It has been an ongoing issue for far too long in OR
(MEDFORD, Ore.) — A day after Alejandra, which is not her real name, arrived for a job harvesting marijuana at a farm near Medford, Oregon, she says things took a harrowing turn when armed guards prevented workers from leaving.
“Holding a gun, one of them said, ‘No one goes out. No one goes out until you’re done trimming the pot. No one goes out and no one comes in,’” the undocumented mother of three told ABC News.
“You feel horrible. You feel humiliated, trampled on. You feel like dying,” Alejandra said.
Pot was legalized for recreational use in Oregon in 2015. The goal was to generate tax revenue for the state while curbing the black market. But years later, foreign drug cartels have taken advantage of the limited oversight by running illegal farms on the backs of exploited migrant workers, officials told ABC News.
On these unlicensed farms in southern Oregon, estimated to be in the thousands, workers like Alejandra are often forced to live and work in deplorable conditions as they tend to the crops.
“We were prisoners, because we couldn’t go out. We worked very long hours, sometimes until 2 or 3 in the morning. They were constantly pushing us to work faster, to trim the pot,” Alejandra said.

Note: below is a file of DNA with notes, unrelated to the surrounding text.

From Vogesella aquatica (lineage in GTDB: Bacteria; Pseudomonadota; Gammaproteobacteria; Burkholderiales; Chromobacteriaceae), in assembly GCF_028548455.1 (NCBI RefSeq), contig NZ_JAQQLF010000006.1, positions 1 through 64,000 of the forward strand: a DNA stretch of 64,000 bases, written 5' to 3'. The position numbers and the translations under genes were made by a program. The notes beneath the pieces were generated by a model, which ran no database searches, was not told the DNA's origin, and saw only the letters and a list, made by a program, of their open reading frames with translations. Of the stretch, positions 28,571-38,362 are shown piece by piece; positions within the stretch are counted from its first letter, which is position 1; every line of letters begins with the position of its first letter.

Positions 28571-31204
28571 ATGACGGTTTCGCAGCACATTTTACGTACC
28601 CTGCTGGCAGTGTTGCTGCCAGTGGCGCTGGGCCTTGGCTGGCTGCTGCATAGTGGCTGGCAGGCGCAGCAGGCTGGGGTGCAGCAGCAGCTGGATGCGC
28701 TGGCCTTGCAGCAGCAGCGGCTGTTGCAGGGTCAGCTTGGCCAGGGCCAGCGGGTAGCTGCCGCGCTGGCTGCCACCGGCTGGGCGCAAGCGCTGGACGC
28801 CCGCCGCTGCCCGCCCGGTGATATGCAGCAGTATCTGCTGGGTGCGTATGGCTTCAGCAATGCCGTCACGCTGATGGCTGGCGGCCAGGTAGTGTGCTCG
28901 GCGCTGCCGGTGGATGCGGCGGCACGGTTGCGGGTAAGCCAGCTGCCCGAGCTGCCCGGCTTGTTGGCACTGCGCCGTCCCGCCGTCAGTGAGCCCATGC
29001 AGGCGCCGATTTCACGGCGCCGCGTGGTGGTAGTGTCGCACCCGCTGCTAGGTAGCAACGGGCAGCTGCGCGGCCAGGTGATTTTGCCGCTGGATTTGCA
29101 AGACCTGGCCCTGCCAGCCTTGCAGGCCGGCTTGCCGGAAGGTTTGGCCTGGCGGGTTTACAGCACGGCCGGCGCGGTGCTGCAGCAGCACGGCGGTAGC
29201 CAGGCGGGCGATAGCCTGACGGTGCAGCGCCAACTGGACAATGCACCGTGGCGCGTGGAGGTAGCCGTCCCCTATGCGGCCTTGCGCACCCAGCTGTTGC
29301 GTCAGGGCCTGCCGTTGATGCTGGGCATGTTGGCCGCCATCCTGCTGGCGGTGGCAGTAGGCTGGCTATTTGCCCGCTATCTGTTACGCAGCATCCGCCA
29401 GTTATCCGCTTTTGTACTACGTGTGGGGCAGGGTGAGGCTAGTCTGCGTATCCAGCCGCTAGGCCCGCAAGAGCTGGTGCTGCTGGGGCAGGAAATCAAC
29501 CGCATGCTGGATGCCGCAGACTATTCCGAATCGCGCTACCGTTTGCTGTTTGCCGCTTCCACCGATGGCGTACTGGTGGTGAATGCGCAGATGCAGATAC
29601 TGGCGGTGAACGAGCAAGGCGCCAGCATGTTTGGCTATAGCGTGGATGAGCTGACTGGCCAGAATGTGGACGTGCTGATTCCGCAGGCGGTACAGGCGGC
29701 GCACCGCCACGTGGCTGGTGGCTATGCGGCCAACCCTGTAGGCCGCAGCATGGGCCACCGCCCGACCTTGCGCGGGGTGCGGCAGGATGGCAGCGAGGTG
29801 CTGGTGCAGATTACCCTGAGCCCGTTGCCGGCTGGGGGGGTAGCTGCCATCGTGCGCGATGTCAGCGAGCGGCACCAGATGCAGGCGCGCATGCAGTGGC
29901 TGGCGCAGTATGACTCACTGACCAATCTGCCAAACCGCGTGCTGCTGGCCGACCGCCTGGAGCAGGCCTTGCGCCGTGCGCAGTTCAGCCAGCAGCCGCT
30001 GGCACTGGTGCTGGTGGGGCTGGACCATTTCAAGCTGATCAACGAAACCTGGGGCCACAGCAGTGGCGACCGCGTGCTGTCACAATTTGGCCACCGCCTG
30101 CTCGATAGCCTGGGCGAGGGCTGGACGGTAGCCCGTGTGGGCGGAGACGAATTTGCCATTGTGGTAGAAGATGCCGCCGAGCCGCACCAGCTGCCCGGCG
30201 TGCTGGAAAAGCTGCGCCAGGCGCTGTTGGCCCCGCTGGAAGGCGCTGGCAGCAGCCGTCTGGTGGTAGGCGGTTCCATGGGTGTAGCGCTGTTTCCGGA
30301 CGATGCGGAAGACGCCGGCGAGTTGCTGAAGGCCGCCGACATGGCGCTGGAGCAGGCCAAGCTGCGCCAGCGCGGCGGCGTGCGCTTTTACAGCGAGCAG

The work was supposed to take 15 days, but ended up lasting an entire month, Alejandra said. “I feared for my life, because [the guards] would act really crazy. I kept thinking about my kids, my mother. Wishing I could see them again. That’s all I could think about.”
Over the past year, ABC News has been tracking the underbelly of marijuana legalization in southern Oregon, where federal, state and local law enforcement are working together to combat the growing problem of “narco slavery.” The three-part investigation, “THC: The Human Cost,” is airing this week on “ABC News Live.”
Special Agent-in-Charge Robert Hammer leads the initiative to root out Oregon’s illegal pot farms for Homeland Security Investigations’ Pacific Northwest Office. Last August, the news of a dying man left at a gas station set off alarm bells for Hammer and his team.
“We were able to track that [person] back as a worker on one of the farms,” Hammer said.
“We’re not trying to look at it as, ‘Oh, this is just another marijuana operation.’ We’re really trying to focus on the fact that this is the exploitation of people. This is the destruction of the environment through illegal pesticides,” Hammer said.